Rhino crisis

Take a look at the above picture, soon, all that might be left is pictures such as these.  As our children, grandchildren and generations to come may learn about the Rhinoceros in a similar way to previous generations learnt about dinosaurs.  With the exception of causation of the end of the species being entirely different.  While the dinosaurs extinction has been attributed to astrological, geographical or weather changes the decline and extinction of the Rhinoceros can only be blamed on humankind.

Wild rhino populations down to 29,000 from half a million at the beginning of the 20th century

Sadly, this species continues to pay the price. While Rhinos once roamed in their millions across large swathes of Asia and Africa, it’s estimated that there are only 29,00 left in the world and an average of 1,000 individuals are poached annually.  The survival of some species are more endangered than others, shamefully there are reportedly only three northern white rhinos left in the world.

Rhino’s have been endangered in the past, the first period of decline was caused by wholesale Colonial-era hunting and habitat loss as land was increasingly turned to agriculture and urban development.  Concentrated efforts in 1970’s and 1980’s saw an increase in Rhino populations and reintroduction into some areas.  However, the Rhino is now at threat again from poaching and the illegal trade in Rhino horn.

Since 2008 poaching has become the major contributor to the decline of the Rhino, threatening to undo all the good work. In some cultures it is believed that rhino horn possesses potent qualities and medicinal benefits and it is a popular component in Traditional Chinese Medicine. However, none of the claims regarding its powers are backed up by hard evidence.

While the International trade in rhino horn is banned under CITES (Convention on International Trade in Endangered Species of Fauna and Flora). In South Africa particularly there is a call to legalise the trade in rhino horn.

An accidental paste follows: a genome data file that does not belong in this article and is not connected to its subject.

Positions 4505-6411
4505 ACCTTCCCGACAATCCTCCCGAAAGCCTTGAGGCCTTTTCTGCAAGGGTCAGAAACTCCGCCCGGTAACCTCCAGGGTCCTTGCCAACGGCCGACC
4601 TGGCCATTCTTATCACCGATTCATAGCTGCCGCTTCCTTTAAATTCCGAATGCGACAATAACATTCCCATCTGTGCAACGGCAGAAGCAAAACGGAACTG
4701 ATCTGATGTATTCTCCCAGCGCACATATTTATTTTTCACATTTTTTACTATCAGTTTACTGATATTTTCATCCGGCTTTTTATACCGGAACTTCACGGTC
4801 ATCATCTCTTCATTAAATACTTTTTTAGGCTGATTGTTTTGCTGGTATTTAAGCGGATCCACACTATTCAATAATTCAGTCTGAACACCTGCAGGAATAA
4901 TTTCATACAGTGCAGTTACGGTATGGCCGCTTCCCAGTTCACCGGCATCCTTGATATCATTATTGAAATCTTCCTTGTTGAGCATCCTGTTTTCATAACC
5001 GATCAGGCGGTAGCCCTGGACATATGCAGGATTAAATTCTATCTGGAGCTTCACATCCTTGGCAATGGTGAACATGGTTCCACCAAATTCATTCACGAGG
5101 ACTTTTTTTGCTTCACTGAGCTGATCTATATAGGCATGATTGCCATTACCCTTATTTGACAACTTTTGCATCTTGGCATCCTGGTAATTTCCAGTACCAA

I recently corresponded with the British High Commission in Pretoria and was informed that:

  • Their officials have been in contact with the South African authorities to seek further information on the measures announced.  An was ensured that the UK is actively supporting efforts to ensure the survival of rhino in the wild, for example through projects supported by our Illegal Wildlife Trade Challenge Fund. We are opposed to any reopening of international commercial trade in rhinoceros horn.   
  • The UK works closely with international partners to agree tough measures on protecting rhinos through involvement in the Convention on International Trade in Endangered Species (CITES). 
  • The UK has played a leading role in efforts to combat the poaching and trafficking that threatens the survival of rhinos. In November last year, the Secretary of State announced an additional £13 million in UK funding to tackle the illegal wildlife trade, doubling our current investment. This includes support for initiatives to boost law enforcement, reduce demand for wildlife products such as rhino horn, and develop sustainable livelihoods for communities living alongside the species affected.

Sadly now it is not just wild rhino’s that are threatened, recently the shameless killing of a rhinoceros at a Paris zoo shocked the western world. The Paris zoo as with many others was ill prepared for this level of wildlife crime. Attackers broke in to the enclosure, slaughtered the Rhino  and removed a horn valued at nearly triple the price of gold. This  put zookeepers on high alert with some zoo’s reportedly removing the horns from rhinos. Customs officers worldwide are currently on notice that poaching could be spreading beyond the killing fields of Africa and Asia.

One horn can weigh four kilos. Currently black market rhino horn sells for up to $60,000 per kilo, with demand mostly coming from China and Vietnam. To feed the demand it is currently estimated that poachers are killing 3 rhinos per day.  As the demand for rhino horn shows little sign of abating despite It is clear that urgent global action is required in the countries where demand is high. The WWF warnings that numbers are “perilously close to the tipping point” should not be ignored.



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